Poulsbo speaks up about police body cams | Update

The City of Poulsbo has authored a letter aimed at Washington State legislators in support of House Bill 1917.

POULSBO — The City of Poulsbo has authored a letter aimed at Washington State legislators in support of House Bill 1917.

The letter was signed by Police Chief Alan Townsend, Mayor Becky Erickson, Councilman Jim Henry, and Councilman Ed Stern.

“Ed has been working on it with his involvement with the Association of Washington Cities,” Mayor Becky Erickson said. “Henry signed on because he went to Olympia to testify in support of it.”

The bill regards public access to footage from body cameras worn by police officers.

“City staff, myself and Representative Drew Hansen, the sheriff’s association and a whole group of people have been working to craft legislation regarding body cameras. And it’s struggling,” Erickson said, noting that the bill has received some resistance in Olympia.

“What it says is if police wear cameras, the footage can’t be accessed unless you have a court order, or you are a member of the press, or you are directly involved in the process,” she said. “Blanket public records requests won’t be allowed.”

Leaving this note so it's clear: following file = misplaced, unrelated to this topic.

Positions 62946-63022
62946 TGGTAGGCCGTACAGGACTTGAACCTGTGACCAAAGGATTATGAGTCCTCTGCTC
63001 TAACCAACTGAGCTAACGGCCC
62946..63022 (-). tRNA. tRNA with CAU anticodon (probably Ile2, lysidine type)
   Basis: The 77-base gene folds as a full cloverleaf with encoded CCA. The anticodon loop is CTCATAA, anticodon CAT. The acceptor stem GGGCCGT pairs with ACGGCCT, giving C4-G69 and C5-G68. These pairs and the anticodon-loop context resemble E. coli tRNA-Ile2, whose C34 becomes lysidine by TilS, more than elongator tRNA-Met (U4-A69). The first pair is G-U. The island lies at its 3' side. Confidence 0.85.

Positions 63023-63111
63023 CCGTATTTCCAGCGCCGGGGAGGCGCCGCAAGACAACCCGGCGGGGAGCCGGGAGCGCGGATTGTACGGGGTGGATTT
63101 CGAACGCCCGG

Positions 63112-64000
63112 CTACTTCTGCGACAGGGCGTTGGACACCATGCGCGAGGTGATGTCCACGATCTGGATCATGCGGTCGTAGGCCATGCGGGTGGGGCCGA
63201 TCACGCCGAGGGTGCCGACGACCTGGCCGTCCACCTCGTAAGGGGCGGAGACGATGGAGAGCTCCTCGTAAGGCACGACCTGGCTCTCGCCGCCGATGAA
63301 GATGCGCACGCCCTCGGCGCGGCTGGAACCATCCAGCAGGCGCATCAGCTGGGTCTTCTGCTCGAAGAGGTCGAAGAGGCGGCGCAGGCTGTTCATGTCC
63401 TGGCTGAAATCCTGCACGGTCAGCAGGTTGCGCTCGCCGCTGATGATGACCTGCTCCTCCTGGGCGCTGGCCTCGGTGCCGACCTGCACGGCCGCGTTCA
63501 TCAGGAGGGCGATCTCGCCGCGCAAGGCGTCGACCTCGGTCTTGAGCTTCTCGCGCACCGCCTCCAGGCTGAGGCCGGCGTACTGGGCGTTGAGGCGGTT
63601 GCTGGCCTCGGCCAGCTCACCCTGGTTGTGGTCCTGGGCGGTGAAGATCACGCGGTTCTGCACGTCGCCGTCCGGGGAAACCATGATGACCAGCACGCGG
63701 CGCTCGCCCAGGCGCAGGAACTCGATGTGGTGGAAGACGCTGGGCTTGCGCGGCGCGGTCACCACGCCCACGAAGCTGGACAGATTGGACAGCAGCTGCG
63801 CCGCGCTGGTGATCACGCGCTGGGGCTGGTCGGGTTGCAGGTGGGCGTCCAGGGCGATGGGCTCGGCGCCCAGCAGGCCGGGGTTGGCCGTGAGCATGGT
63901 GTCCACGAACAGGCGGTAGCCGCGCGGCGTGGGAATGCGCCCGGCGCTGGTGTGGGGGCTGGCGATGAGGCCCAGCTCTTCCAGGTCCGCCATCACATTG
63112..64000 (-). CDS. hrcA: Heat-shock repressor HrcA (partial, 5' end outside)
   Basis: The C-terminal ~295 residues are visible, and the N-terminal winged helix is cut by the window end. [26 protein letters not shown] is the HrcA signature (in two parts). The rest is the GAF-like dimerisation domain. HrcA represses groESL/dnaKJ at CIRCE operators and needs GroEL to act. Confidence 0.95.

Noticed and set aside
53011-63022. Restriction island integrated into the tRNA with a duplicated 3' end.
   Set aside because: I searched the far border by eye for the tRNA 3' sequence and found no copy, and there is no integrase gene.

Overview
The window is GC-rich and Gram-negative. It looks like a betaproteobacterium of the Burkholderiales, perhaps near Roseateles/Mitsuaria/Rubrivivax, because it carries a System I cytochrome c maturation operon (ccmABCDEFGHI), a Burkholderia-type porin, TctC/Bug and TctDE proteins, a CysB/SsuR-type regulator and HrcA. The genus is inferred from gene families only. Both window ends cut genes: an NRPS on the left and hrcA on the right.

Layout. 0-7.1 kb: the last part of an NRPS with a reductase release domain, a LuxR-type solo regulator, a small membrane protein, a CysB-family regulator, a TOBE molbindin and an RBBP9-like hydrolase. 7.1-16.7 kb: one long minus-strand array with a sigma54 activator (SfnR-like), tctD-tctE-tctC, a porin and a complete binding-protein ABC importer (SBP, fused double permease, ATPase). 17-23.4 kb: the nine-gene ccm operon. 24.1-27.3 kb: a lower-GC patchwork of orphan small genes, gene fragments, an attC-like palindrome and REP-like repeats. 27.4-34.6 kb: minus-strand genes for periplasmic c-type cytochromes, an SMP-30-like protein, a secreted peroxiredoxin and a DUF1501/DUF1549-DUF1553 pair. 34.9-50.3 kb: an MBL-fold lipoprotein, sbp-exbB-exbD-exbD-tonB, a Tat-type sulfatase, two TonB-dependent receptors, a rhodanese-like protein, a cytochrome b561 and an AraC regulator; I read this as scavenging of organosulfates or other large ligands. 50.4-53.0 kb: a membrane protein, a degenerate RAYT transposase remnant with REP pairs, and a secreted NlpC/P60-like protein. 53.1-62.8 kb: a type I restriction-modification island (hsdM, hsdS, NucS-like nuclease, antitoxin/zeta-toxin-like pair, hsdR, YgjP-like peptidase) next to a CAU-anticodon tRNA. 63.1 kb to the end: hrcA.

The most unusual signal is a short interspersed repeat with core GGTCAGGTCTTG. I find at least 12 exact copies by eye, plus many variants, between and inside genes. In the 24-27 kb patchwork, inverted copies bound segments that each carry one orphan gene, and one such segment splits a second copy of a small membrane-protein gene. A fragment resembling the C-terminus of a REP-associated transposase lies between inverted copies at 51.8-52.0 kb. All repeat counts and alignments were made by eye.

“The reason is, unlike a dashboard camera, body cameras are worn in peoples’ privates spaces,” Erickson said. “Cops are faced with a lot of things that, in my opinion, should not be subject to public record. They come across traffic accidents with injured people, they interview rape victims, they deal with people who are mentally ill and these cameras are running when this is all going on.”

The bill has proved controversial, creating a debate between transparency in government, and what can be reasonably provided. It also questions if the footage should be available given the rights of victims displayed on them.

“There’s been some push back. People say we are limiting freedoms by this, or stifling peoples’ right to public records. That’s not true,” Erickson said. “We also want to protect the people that are on the tapes. It’s a balancing act.”